Lonesome George was the famed last representative of a giant tortoise species once found on the Galapagos island of Pinta. Image credit: Mark Putney

Famous giant tortoise DNA may hold fountain of youth: UCBO

After Lonesome George’s death he still provides clues to longer life

Ever since Darwin’s first steps on the Galapagos Islands, understanding the adaptations that offer the giant tortoise its extended lifespan has been a tantalizing scientific pursuit.

And now, new research by an international team including researchers from UBC’s Okanagan campus has used the DNA from one famous giant tortoise to uncover the genes that are associated with their longevity. The discovery provides clues to better understand aging in humans and may help preserve the species says Michael Russello, study co-author and biology professor at UBC Okanagan.

“Giant tortoises are among the longest living vertebrate animals and have become an interesting model for studying longevity and age related-disease,” said Russello. “Even though they’re one of few animals that can live longer than 100 years, there has been surprisingly little research into the giant tortoise genome.”

RELATED: UBCO and BCIT team up to brew cannabis-infused beverages

To help identify the genes that give the giant tortoise its extended lifespan, the researchers compared the complete DNA sequence from two long-lived giant tortoises. They used samples from Lonesome George—the famed last representative of a species once found on the Galapagos island of Pinta—and from another giant tortoise species found on the Aldabra atoll, a coral island in the Indian Ocean.

RELATED: UBCO sociology class calls on Kelowna Chiefs to change “derogatory” name

By comparing the giant tortoise genomes with those from other species, including humans, they found interesting variation within genes linked to DNA repair, immune response, and cancer suppression not possessed by shorter-lived vertebrates. None of those genomic variants had been previously associated with aging, offering new avenues for further study.

While individual tortoises have remarkable longevity, Russello says the Galapagos giant tortoises do not, with all living species considered threatened or endangered. He says the results of their study could provide clues into the biological processes and adaptations that gave rise to giant tortoises in the first place, while helping to better protect these animals on the verge of disappearing altogether.

“Lonesome George was a very interesting character in his own right, embodying the plight of endangered species until his death in 2012,” said Russello. “While he inspired many while he was alive, his legacy now lives on through a story written in his DNA.”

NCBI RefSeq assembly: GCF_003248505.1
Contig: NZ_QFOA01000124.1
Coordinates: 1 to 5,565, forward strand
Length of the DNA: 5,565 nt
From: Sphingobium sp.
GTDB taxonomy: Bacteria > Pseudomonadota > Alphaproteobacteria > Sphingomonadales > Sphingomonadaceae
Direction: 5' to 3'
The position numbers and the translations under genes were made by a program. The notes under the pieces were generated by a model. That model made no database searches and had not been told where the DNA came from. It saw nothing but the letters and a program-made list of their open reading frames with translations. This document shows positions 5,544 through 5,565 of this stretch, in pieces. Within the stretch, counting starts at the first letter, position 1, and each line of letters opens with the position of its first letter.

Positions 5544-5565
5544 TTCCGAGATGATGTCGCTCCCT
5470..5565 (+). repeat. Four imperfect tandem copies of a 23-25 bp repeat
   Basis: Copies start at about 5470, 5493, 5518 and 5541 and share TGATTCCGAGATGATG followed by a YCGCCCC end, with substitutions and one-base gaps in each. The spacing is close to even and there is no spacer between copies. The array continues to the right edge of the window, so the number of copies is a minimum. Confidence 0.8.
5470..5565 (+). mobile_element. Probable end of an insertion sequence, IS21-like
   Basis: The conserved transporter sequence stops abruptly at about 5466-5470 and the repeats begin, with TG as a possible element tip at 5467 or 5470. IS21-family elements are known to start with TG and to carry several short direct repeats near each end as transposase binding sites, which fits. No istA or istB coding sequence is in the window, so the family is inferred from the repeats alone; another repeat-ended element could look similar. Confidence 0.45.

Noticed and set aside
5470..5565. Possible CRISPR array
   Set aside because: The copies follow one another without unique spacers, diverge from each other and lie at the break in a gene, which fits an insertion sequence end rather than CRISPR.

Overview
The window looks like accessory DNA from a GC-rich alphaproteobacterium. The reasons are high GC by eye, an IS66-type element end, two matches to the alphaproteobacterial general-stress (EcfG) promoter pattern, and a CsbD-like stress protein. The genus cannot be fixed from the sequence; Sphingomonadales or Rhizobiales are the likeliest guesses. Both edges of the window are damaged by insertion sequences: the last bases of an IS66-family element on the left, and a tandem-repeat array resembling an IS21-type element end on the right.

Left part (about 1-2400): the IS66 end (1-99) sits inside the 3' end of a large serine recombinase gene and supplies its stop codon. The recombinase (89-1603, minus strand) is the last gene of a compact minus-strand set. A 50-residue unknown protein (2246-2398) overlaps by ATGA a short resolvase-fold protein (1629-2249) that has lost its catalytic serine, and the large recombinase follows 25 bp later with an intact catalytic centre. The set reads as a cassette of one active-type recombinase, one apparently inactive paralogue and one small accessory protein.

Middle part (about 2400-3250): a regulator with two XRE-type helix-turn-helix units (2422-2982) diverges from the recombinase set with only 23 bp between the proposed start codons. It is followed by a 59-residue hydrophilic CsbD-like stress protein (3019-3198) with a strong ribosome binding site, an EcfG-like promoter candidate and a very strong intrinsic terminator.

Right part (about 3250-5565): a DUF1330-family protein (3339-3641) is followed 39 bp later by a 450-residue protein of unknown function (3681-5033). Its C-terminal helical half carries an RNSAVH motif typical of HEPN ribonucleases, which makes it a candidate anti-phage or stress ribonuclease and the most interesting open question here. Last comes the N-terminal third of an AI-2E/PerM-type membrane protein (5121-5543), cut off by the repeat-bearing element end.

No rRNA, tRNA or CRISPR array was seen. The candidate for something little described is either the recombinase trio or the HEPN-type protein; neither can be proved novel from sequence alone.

The study was published last week Nature Ecology & Evolution.

To report a typo, email:
newstips@kelownacapnews.com
.


@KelownaCapNews
newstips@kelownacapnews.com

Like us on Facebook and follow us on Twitter.

Get local stories you won't find anywhere else right to your inbox.
Sign up here

Just Posted

Regional District of Okanagan-Similkameen seeks input about proposed composting facility

Organics composting facility proposed for Campbell Mountain Landfill

Netflix star Francesca Farago seen hanging in the Okanagan

Farago got her big break as a reality TV star in Netflix’s ‘Too Hot to Handle’ in 2020

Morning Start: Canada Has a Completely Indoor Town

Your morning start for Tuesday Sept. 29, 2020

Nine new COVID-19 cases announced in Interior Health region

The total number of cases since the pandemic started is now at 531 for the region

Mystery solved on who put up Mount Kobau blockade

Land owner says trespassing with quads and motorcycles threatens wildlife and old growth trees

105 new COVID-19 cases, 1 death as health officials urge B.C. to remember safety protocols

There are currently 1268 active cases, with 3,337 people under public health monitoring

U.S. Presidential Debate Takeaways: An acrid tone from the opening minute

Here are key takeaways from the first of three scheduled presidential debates before Election Day on Nov. 3

Peachland resident finds severed bear paw on driveway

Tracie Gordon thought it was a Halloween prank, but it turned out to be a real bear paw

Join Black Press Media and Do Some Good

Pay it Forward program supports local businesses in their community giving

B.C. nurses report rise in depression, anxiety, exhaustion due to pandemic

A new UBC study looks into how the COVID-19 response has impacted frontline nurses

National child-care plan could help Canada rebound from COVID-induced economic crisis: prof

A $2 billion investment this year could help parents during second wave of pandemic

Search suspended for Indigenous elder last seen mushroom picking in northwest B.C.

Mushroom picker Thomas (Tommy) Dennis has been missing since Sept. 16

16 MLAs retiring from B.C. politics add up to $20M in pensions: Taxpayers Federation

Taxpayers pay $4 for every dollar MLAs contribute to their pensions

‘Bonnie’ and ‘Henry’ among latest litter of service dog puppies

B.C. Alberta Guide Dogs names two pups after provincial health officer

Most Read